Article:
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    That i'm not sure about mate. If the Twin frozr card is using a custom pcb then it won't work. This is only for cards using a Volterra 1556 regulator. Some of the custom cards are using a chil controller which won't work.

    If you're keen, best bet is to whip off the cooler and compare the pcb to a reference one.
     
  7. p3t0r

    p3t0r Member

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    Might wait for someone else to try first :p Will keep my eye out on reviews / news!
     
  8. Bertross

    Bertross Member

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    the twin frozer has the non plated back it should say on the pcb with taking the cooler off.

    My bet it doesn't have voltera.
     
  9. Ethan W

    Ethan W Member

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    Am I right in thinking that reference 6950s are compatible with 6970 coolers? It's just that quite a few companies don't mention 6950 compatibility.

    A good aftermarket cooler could offset the temp/noise problem at the cost of price.

    Also, no 0-origin maps? :(
     
  10. OP
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    booj

    booj Member

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    You mean the graphs? The reason is simple. To be able to see the differences clearly between the different settings. The scale is there on each graph so it's hardly deceptive.
     
  11. Ethan W

    Ethan W Member

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    Don't get me wrong, it's not deceptive, but "percentage" (for want of a better term) difference is usually more important than the point difference. It's just easier to see exactly how much better the results are. If the need be, you could make the graph a little wider. You've got about 100 extra pixels to work with and you can contract the y-axis labels a little. Then you can start at 0 and still see the separation at the other end. Just feedback, that's all.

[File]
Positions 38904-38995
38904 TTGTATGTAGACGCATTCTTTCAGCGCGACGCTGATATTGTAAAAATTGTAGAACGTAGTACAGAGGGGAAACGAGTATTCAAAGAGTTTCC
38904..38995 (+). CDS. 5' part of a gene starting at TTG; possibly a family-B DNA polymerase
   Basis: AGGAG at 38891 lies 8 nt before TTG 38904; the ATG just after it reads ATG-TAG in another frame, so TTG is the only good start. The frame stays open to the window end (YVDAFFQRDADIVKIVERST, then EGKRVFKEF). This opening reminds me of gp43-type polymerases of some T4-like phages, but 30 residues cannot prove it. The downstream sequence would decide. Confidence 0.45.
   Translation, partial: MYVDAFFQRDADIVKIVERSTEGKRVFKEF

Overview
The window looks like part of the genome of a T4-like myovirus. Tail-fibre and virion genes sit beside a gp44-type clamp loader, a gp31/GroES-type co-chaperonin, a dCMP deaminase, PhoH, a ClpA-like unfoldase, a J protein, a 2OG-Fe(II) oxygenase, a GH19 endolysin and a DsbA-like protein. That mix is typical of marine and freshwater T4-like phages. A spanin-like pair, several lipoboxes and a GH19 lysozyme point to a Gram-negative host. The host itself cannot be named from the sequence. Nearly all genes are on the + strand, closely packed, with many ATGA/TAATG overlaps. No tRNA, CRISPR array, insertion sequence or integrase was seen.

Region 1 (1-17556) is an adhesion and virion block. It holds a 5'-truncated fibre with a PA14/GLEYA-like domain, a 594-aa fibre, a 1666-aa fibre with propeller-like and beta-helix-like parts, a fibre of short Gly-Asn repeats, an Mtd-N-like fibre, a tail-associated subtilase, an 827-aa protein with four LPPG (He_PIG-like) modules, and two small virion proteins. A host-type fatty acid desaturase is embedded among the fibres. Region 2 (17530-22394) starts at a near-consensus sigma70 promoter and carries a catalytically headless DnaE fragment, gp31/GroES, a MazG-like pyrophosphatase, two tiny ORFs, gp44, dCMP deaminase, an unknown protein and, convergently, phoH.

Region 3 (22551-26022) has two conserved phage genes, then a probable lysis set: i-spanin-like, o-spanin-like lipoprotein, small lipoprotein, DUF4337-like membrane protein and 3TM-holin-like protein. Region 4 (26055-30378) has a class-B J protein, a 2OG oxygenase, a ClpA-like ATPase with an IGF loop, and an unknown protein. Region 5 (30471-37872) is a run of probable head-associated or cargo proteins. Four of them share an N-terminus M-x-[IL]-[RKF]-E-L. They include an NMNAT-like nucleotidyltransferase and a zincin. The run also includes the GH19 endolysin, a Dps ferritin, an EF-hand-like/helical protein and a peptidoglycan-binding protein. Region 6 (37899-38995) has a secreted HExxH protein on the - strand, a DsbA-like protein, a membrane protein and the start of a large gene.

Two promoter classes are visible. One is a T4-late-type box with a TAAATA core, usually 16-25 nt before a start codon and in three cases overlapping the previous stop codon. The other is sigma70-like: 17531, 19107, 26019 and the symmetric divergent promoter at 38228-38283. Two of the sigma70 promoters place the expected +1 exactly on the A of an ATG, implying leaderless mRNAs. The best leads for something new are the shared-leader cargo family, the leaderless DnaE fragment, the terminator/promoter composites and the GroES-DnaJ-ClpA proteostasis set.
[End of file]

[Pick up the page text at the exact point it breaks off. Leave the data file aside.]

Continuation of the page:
I appreciate the hard work, though :D Makes me even more keen to get a 6950.
     
  12. Fish_Munger

    Fish_Munger Member

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    nice review who ever thought of Bios switch at AMD is on fire nice little tool so you dont completely f..ck ya card up :thumbup:

    cooler looks beefy whats load temps 80-90 deg? my HD6870 does 85 on hot day like today :upset:
     
  13. OP
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    booj

    booj Member

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    Make sure it's a 2gb. I haven't heard anything official but it's surely likely the 2gb 6950 will be phased out soon.